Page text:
Workplace mentoring programs work best when there are goals that define the parameters of the program as well as objectives that a mentee wants to achieve.
As an organization, a mentoring program should have some objectives that relate to the expectations for the initiative. These are often things that a company would like to change such as turnover rates, employee engagement or diversity in the workplace.
For each mentorship, the mentee and mentor define and work on goals together. Usually, these are things that the mentee would like to accomplish. The mentor offers advice, encouragement and feedback to help the mentee achieve their goals. In turn, these mentorship achievements feed into the larger success of the workplace mentoring program.
To develop a successful workplace mentoring program, an organization needs to use the objectives defined for the program to create goals. It is important to have key performance indicators (KPIs) that are measurable to gauge the mentoring program. For example, if the goal of a workplace mentoring program is to reduce the employee turnover rate then a goal could be to see a five percent reduction in turnover in the first year. In that scenario, the KPI would be the percentage of employees who left the company in the past year.
Furthermore, when it comes to setting goals, either for the mentoring program or the mentorship, they should be broken down into short-term and long-term goals. The short-term goals are the little steps or changes that can be done right now that will pave the way for the success of long-term goals. While a company may want to see a more significant drop in the employee turnover rate, setting a smaller goal of five percent in the first year is a little change that can be built upon and a larger drop in the turnover rate can be seen in the long-term.
It is important to remember that the number of goals or objectives that are defined should be realistic and not overwhelming. For a mentorship relationship that means setting one or two goals that can be reasonably accomplished over a year or so.
Using the SMART technique is recommended for those who want to define achievable goals. SMART stands for specific, measurable, achievable, realistic and timely. Whenever you are setting goals, try to ensure that they meet all these criteria.
Specific: the more detailed we are about what it is we would like to accomplish, the more focused we can be on how to get there. For example, if a mentee wants to have a management position at the organization, they should set out to acquire and hone the skills they need to be a good leader.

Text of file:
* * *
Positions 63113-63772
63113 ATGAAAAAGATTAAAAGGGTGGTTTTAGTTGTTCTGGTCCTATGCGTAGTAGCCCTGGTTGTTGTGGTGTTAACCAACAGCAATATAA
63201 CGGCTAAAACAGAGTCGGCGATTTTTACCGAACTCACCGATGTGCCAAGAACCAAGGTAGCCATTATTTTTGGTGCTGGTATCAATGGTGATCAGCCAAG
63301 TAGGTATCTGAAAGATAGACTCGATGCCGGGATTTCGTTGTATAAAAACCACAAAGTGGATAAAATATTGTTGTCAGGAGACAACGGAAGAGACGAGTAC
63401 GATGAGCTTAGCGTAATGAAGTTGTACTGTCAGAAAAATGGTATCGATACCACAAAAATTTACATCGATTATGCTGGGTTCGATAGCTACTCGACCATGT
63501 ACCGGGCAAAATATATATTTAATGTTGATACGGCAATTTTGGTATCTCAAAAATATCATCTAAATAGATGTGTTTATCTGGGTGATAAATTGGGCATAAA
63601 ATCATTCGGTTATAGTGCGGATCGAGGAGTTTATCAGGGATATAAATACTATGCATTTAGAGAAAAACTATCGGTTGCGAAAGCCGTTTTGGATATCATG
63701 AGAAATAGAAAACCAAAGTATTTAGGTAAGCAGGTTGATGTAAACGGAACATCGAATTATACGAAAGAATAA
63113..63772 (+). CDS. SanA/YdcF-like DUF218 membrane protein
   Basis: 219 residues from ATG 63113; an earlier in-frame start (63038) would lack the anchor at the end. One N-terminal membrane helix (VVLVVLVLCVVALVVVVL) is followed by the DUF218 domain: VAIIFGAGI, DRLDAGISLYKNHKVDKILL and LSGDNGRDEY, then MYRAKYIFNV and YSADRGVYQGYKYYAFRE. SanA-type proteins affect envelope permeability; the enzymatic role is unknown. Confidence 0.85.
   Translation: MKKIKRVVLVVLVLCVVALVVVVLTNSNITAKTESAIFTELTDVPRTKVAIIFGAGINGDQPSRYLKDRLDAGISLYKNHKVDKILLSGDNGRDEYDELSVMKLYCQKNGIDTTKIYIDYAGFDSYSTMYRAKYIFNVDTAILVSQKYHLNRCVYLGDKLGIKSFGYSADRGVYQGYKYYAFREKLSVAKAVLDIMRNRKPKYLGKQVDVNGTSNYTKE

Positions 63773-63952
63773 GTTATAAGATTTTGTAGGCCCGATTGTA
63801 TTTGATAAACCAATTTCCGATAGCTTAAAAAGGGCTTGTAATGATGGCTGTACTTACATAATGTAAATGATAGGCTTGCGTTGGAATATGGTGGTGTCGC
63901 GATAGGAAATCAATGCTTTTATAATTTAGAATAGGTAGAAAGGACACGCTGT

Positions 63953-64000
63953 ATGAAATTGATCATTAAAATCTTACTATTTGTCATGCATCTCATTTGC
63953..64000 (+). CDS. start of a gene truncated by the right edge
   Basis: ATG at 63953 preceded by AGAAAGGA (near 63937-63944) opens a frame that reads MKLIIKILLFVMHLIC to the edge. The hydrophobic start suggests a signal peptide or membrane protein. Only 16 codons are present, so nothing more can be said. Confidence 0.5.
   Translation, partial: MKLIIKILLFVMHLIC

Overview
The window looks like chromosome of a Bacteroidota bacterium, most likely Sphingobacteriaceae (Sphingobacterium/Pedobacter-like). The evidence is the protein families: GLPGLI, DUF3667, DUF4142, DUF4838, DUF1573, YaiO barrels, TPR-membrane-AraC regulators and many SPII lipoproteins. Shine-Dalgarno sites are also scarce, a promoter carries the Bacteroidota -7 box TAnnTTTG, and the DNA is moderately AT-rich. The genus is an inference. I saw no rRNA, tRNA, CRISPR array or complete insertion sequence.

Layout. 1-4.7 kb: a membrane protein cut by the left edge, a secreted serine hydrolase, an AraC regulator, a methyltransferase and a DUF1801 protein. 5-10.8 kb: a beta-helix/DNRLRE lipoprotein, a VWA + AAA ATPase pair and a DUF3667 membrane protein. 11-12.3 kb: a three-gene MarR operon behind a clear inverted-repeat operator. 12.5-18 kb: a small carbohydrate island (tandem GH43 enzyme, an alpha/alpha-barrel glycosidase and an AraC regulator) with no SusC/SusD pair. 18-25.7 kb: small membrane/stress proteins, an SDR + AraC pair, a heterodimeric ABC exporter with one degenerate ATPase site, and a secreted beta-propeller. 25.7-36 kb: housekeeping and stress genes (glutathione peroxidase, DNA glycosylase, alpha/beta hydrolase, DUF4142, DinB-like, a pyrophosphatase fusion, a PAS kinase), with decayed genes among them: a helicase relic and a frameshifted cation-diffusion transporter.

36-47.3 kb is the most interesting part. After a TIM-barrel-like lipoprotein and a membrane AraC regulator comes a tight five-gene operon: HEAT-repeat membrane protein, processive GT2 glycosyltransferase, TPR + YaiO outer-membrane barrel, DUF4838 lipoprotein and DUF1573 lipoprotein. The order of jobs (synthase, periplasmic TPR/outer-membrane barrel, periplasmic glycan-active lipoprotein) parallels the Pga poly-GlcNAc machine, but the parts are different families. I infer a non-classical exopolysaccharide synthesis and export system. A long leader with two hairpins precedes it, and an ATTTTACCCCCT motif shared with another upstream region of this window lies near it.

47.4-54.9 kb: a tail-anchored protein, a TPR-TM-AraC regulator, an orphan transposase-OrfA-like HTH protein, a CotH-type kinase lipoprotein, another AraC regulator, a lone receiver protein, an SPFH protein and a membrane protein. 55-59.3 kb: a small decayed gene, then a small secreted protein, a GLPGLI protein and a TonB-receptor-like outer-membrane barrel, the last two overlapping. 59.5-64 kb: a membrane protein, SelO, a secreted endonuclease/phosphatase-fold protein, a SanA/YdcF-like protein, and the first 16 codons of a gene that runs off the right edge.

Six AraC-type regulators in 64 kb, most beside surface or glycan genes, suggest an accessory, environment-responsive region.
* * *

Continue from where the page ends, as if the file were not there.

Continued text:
Measurable: defining goals that can be measured is a big part of achieving them. Whatever goal or outcome you want to see, find ways to measure it so you know that you are progressing. It can also help keep you motivated if you can see how far you have come.
Achievable: set goals that you are truly able to accomplish. Consider what obstacles there are in your way and how you can overcome them. These could be a lack of training or money that may prevent you from achieving your goals. Set goals that do not have obstacles you cannot overcome.
Realistic: is your goal something that you can realistically do? Does achieving it rely on someone else? One such goal might be to get promoted in the company, but that depends on external circumstances. It depends on the hiring manager and the qualifications of other candidates who apply. However, taking more training so you are better qualified for a promotion at work is a realistic goal that you can achieve.
Timely: set a deadline for accomplishing your goal. Most mentorships last for about a year, which is a good timeline to achieve some goals. In addition to setting a timely goal, you can break it down into smaller steps that you can take each day or week to help get you to your goal.
Once you have your mentoring goals defined there are some extra steps you can take to improve your chance at accomplishing what you have set out to do. These include:
Essentially mentoring is about setting and achieving goals. By thinking through goals, keeping them realistic and defining ways to measure success, a workplace mentoring program and participants have a better chance of being successful.